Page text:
“Mama why am I suffering so much?” he asks. My sister replies, “Because you are the bravest of the brave.” I am sure there are plenty of other conversations that this mother-son duo share in that hospital room where the doctors are constantly monitoring my 12-year old nephew fighting a battle with a demonic disease called HLH. I get a few glimpses into their conversation on days when my sister is free to talk. The heaviness of her breath, the pause, the tone and texture of her voice is so embedded with this inexplicable grief that it makes me want to liberate into a howl. But I hear myself lying and telling her ‘it’s not the time to be sentimental, stay strong, keep pepping him up and keep feeding him’. I can say this much: I feel pain to the bone and I wish nobody, not even my worst enemy, suffers from ill health.
At other times sick of the nurses and doctors fiddling with his veins, he angrily tells my sister, “You just keep looking at me, you don’t tell them anything.” Right now, I know my sister would love to snap at everyone, at the world because they should have been home, him going to school, playing or running around. In the everyday conversation that my sister and I have, I keep telling her the signs are normal, he will have nausea, he will have temperature and it is my way of making her deal with the present. Twice she has asked me, “Will he get better with the stem cell transplant?” Concentrate on one thing at a time and take one step at a time, I tell her. I know where her questions stem from. After all which mother would like to see her child suffer to such a degree? I have turned in to the powers of praying now and I do believe the universe will listen to our prayers. I thank my friends for their concerns and well wishes. In these really anxious times, I am still trying to lead a normal life but turning to the computer and my world of friends do really make me feel good.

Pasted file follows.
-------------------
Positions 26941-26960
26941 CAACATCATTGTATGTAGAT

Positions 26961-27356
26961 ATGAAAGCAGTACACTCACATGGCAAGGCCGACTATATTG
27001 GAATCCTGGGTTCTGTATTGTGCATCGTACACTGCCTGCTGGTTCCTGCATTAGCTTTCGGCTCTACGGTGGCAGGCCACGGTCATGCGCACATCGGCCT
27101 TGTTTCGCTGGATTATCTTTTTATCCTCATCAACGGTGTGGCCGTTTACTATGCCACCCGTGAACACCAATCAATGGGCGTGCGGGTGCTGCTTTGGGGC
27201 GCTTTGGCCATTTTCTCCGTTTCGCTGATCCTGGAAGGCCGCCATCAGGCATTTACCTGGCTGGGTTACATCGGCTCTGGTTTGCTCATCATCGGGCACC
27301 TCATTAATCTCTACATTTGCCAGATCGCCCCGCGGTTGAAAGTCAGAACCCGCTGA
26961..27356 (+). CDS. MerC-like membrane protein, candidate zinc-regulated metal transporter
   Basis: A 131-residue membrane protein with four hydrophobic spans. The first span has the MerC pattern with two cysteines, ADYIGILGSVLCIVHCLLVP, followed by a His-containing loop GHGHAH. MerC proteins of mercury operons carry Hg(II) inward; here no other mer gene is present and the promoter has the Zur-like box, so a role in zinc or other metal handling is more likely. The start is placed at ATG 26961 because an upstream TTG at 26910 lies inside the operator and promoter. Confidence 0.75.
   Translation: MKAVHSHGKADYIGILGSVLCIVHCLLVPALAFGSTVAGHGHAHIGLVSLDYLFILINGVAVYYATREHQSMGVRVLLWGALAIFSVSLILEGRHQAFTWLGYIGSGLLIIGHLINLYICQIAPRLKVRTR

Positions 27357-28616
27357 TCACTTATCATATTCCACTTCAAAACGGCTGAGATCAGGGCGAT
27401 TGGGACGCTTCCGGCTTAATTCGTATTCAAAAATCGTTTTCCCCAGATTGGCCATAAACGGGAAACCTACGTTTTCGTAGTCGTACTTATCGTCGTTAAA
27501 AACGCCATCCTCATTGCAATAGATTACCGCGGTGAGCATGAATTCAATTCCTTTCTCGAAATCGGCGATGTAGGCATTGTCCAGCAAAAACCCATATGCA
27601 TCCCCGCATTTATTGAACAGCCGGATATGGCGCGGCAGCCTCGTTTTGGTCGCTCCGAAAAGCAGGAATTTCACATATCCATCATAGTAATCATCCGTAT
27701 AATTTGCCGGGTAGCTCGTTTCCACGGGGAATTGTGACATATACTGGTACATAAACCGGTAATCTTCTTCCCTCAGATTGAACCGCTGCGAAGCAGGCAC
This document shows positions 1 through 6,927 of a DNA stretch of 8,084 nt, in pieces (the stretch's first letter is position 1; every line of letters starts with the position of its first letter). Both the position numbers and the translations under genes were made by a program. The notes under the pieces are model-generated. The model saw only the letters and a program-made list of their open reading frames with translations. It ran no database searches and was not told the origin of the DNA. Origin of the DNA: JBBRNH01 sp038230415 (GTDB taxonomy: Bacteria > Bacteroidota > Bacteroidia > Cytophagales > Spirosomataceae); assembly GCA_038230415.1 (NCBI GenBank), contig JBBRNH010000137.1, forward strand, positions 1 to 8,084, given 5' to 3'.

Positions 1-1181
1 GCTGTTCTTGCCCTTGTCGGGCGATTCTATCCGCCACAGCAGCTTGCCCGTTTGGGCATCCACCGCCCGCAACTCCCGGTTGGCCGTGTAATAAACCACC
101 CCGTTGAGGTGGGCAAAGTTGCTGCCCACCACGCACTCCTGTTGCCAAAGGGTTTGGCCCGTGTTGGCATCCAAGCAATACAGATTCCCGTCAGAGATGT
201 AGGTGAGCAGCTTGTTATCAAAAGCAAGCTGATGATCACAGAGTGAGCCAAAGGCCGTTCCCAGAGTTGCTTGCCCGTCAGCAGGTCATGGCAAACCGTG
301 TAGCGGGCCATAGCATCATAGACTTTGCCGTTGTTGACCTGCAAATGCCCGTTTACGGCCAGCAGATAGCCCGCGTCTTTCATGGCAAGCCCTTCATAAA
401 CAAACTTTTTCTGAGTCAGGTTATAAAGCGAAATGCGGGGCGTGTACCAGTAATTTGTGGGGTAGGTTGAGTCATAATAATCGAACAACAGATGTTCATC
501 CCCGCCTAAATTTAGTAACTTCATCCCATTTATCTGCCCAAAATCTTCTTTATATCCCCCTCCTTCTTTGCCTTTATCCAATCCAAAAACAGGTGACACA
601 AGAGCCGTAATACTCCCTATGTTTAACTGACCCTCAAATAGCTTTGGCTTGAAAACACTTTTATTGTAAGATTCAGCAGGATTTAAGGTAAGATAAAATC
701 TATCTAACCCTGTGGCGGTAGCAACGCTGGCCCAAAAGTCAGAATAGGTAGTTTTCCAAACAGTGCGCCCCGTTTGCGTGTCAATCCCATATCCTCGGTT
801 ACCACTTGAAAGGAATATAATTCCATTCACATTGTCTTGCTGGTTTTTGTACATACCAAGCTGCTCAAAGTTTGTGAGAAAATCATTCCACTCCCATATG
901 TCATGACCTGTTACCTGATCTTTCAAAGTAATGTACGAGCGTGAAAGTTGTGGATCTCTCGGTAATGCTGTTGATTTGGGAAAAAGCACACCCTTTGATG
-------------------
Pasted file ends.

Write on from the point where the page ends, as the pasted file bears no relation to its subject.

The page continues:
It’s been a a long journey for us. Just after his holiday in Australia last February, my nephew started developing fever which did not go for a few months until he was taken to the All India Institute of Medical Sciences where he was declared to have the EBV induced secondary HLH. I was there last August when I came to terms with this ugly word. It shook our world to find that this small child would have such a rare immune deficiency disease. Holy shit, there is a first for everything! Yet we were hopeful and happy it was not primary HLH and that his treatment under the 2004 HLH protocol followed worldwide would cure him. The greatest problem with this disease is timely diagnosis. I have just discovered an HLH Survivors & Angles group on Facebook and it’s amazing how little awareness there is about the disease. As someone in the group said, “it’s not as sexy a term as cancer.” There are nearly 400 members mostly based in the States and just a handful from England and Australia.
HLH can be caused by the Epstein–Barr virus (EBV) or a gene mutation. Normally in secondary HLH, there is a 16-week treatment of chemo and steroids and people have been well into remission after that for years. In our case, the disease came back a few months later post the first treatment and a stem cell transplant was necessary according to the protocol. I found through the HLH Facebook group that there were many brave hearts who succumbed to the disease because they were not diagnosed on time, yet there are many others leading normal lives post the stem cell transplant. It calms my nerves being with this group which is almost like a family because we are sharing a common pain. The motto is: Don’t ever give up hope.